Young British Artists
The term "Young British Artists" is a collective term for the flock of British artists and for a special art phenomenon that began in the late 1980s. Intrinsically tied with the genesis of the Young British Artists are a number of exhibition projects on the one hand, but also the collecting activities of the London art dealer and advertising manager Charles Saatchi, whose acquisition policies decisively determined the canon of Young British Art.
The exhibition "Freeze", initiated by Damien Hirst (born in 1965), in an empty warehouse in the London Docklands in 1988, is regarded as the founding exhibition of Young British Art. The 16 participating artists, besides Damien Hirst himself, Angela Bulloch, Sarah Lucas, Gary Hume etc., were all students at the London Goldsmiths College. The positions that were represented in the exhibition reflected the structure of the artist's place of training in all its heterogeneity, from installations to painting. The established genre borders were repealed and students were able to gain experience in all fields of artistic activities.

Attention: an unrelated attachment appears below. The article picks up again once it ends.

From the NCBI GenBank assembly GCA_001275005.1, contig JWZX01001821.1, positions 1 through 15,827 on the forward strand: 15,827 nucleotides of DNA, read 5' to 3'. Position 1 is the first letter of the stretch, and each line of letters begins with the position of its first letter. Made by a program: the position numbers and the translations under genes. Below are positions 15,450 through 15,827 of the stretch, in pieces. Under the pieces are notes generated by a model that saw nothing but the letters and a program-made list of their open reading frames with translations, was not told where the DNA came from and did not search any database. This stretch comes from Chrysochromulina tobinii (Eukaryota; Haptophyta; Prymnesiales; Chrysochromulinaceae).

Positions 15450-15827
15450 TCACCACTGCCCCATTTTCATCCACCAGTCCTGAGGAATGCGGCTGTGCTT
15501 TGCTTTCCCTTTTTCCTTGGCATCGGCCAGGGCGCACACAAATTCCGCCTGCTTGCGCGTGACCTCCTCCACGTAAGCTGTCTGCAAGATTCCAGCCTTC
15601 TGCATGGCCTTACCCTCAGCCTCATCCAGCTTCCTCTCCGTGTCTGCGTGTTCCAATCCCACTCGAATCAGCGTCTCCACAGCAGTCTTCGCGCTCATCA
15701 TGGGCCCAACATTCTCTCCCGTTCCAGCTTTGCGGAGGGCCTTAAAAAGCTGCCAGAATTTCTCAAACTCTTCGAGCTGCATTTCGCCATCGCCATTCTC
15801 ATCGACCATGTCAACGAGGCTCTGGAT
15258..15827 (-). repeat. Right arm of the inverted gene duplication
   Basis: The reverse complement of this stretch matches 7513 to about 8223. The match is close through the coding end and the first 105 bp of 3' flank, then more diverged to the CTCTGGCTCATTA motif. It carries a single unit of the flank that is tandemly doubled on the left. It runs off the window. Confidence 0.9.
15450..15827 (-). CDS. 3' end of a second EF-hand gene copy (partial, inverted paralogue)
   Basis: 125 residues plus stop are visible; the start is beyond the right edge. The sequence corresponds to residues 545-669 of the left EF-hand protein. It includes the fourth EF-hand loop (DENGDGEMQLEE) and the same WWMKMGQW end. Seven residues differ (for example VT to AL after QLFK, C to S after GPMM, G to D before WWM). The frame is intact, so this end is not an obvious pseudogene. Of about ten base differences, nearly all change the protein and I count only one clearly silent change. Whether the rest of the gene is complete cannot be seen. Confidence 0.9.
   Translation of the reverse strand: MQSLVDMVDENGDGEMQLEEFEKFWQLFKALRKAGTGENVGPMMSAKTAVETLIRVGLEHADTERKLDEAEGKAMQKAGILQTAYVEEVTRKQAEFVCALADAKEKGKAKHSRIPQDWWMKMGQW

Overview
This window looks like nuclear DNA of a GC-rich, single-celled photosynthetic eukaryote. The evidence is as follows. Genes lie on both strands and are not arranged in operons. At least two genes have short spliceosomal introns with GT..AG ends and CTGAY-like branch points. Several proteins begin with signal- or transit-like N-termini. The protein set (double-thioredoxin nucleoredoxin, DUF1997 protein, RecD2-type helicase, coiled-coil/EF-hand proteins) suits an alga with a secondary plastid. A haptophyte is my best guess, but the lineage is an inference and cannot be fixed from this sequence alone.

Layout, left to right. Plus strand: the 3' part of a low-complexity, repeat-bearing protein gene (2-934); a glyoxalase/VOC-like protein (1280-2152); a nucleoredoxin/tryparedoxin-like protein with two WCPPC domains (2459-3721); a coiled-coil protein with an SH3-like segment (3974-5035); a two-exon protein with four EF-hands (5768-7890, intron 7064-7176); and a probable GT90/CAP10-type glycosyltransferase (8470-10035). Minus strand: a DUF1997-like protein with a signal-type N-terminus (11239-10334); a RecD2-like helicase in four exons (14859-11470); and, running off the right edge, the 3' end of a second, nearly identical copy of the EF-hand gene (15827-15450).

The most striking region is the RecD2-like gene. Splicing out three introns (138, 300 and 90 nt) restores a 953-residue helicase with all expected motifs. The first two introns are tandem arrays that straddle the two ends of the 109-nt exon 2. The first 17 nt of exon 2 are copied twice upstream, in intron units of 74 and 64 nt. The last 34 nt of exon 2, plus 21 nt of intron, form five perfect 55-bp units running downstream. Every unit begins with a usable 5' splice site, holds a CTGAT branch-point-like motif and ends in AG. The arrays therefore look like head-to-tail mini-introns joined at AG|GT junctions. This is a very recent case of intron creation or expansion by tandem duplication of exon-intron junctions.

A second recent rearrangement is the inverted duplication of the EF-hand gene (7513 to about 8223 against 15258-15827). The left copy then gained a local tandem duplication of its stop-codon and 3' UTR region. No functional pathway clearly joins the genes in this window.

Additionally, the regular exhibitions in the Saatchi Gallery increased the success and popularity of the Young British Artists even more. A groundbreaking role is also ascribed to the exhibition "Sensation" (1997), also organized by Charles Saatchi, in which works that had become icons of Young British Art were shown. Among them were the eerily mutated children figures of Jake and Dinos Chapman ("Tragic Anatomies", 1996), the tent with the names of all of Tracey Emin's lovers on it ("Everyone I Have Ever Slept With 1963-1995", 1995), the shark that had been preserved in formalin by Damien Hirst ("The Physical Impossibility of Death in the Mind of Someone Living", 1991) or the self-portrait of Marc Quinn ("Self", 1991), which was cast in clotted blood.
Charles Saatchi had to face a bitter loss in 2004, when a fire in a depot destroyed a large part of his collection of Young British Art.